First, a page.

Conservation Via the Farm Bill
A report from the Soil and Water Conservation Society identifies opportunities for America to fully realize the potential for conservation in the 2002 Farm Bill. Realizing the Promise of the Farm Security and Rural Investment Act suggests ways to enhance the performance of farm conservation programs and calls on policymakers to fully fund them. The report's recommendation to ramp up the Conservation Security Program "quickly and thoughtfully" supports the emerging consensus that future farm policy should shift toward a greater emphasis on stewardship. The Wall Street Journal recently expressed support for the CSP's potential to improve farm policy. "But if we are going to pay farmers, paying them to make the air and water we all share cleaner seems smart," concluded reporter David Wessel in a July 22 story.
The Need to Plan for Agriculture Grows
Planners increasingly recognize the need to include strategies to protect agricultural land and make farming economically and environmentally sustainable into their land use plans. Particularly in urban edge and rural communities, more planners understand that working agricultural land is as important as transportation infrastructure, business/commercial development and public open space. AFT President Ralph Grossi spoke about agriculture's evolving value to communities and its important place in land use planning efforts at the American Planning Association's 2004 conference (listen to an excerpt). AFT will provide the latest information on planning for agriculture at the upcoming Midwest planning conference, Planning at the Crossroads.
Nominations Sought for Steward of the Land Award
Do you know a farmer or rancher fit to be our next Steward of the Land? Each year, AFT presents the $10,000 prize to the farming family who best exemplifies leadership in protecting farmland and caring for the environment. This spring, the 2004 prize went to Ben Williamson of Darlington, South Carolina. Leading with innovations on his own farm, Williamson championed the protection of natural resources in his community and across the state.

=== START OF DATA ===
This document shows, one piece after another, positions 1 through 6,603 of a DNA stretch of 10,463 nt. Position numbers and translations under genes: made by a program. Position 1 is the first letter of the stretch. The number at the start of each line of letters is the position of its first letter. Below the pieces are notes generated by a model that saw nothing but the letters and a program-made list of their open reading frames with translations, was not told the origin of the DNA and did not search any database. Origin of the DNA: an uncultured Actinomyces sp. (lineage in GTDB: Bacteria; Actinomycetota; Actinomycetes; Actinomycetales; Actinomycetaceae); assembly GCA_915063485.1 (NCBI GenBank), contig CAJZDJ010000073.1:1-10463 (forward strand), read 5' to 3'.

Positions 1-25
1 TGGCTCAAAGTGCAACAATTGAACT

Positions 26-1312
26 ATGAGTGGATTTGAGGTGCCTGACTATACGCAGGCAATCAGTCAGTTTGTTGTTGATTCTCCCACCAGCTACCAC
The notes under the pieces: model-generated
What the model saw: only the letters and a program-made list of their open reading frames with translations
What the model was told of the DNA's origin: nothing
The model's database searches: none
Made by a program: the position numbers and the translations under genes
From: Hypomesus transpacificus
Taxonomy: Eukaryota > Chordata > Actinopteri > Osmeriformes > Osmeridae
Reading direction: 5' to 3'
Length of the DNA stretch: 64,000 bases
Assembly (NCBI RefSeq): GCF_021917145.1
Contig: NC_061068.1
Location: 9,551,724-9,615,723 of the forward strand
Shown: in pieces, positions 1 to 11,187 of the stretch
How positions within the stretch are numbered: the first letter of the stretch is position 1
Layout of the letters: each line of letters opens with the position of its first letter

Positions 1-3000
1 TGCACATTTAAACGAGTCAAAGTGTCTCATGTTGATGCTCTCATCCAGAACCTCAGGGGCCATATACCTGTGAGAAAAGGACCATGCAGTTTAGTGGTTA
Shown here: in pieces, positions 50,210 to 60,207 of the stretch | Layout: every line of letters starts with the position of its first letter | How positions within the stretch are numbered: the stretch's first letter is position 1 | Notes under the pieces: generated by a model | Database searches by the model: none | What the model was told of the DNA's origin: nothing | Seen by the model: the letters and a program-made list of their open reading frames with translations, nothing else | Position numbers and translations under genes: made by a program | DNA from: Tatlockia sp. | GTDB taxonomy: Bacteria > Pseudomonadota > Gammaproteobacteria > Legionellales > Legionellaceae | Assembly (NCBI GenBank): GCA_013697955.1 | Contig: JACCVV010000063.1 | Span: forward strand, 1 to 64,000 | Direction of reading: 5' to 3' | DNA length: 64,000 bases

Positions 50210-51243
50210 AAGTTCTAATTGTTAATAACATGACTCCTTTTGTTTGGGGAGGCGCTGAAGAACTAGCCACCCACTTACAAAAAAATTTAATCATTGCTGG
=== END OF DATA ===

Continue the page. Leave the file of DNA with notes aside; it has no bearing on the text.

Please help us find our next winner by nominating a farmer or rancher. There are two easy ways: Download materials from our Web site or call (202) 331-7300 ext. 3044 to request a nomination kit. The deadline to submit nominations for the 2005 award is Monday, November 1, 2004.
Land Protection Sways with Smart Growth Tides
From coast to coast, the politics of smart growth are creating new opportunities and challenges for land conservation advocates. In California, an "anti-dumb growth" strategy commissioned by Governor Schwarzenegger will likely focus on providing affordable housing. But if the location and scope of new housing is not considered carefully, it could exacerbate farmland loss. In Oregon, a deceptive measure on the November ballot could roll back the state's strong growth management rules, unleashing a tidal wave of sprawl on to agricultural lands.
In Massachusetts, the Romney Administration plans to begin earmarking half of the state's Agricultural Preservation Restriction program funds for communities that have adopted "state-approved smart growth criteria." While a good idea in theory, farmland protection advocates worry that the criteria favor larger suburban communities over rural communities with important agricultural resources.
Northeast State Departments of Agriculture Weigh In on Federal FRPP
Citing frustration over the federal Farm and Ranch Lands Protection Program's (FRPP) duplicative administrative requirements and conflicts with state program policies, the Northeastern Association of State Departments of Agriculture (NEASDA) urged USDA's Natural Resources Conservation Service (NRCS) to consider certifying state purchase of development rights programs. In a letter to NRCS, NEASDA President Charles Kuperus noted that Northeast states have "significant experience and history in conservation easement acquisitions," and suggested that NRCS develop a state certification process and defer to certified states' expertise regarding appropriate rules and requirements for FRPP administration.
News Briefs from Around the Country
In Michigan, a unique collaboration between two counties has given birth to a new farmland protection program. Virginia's Office of Farmland Preservation is distributing guidelines for local governments to set up purchase of development rights programs.The New York State Department of Agriculture and Markets released a model agricultural conservation easement designed to aid local governments and land trusts in purchasing development rights on farmland.
The North Carolina Smart Growth Alliance recently released Healthy Rural Communities: A Resource and Action Guide for North Carolina.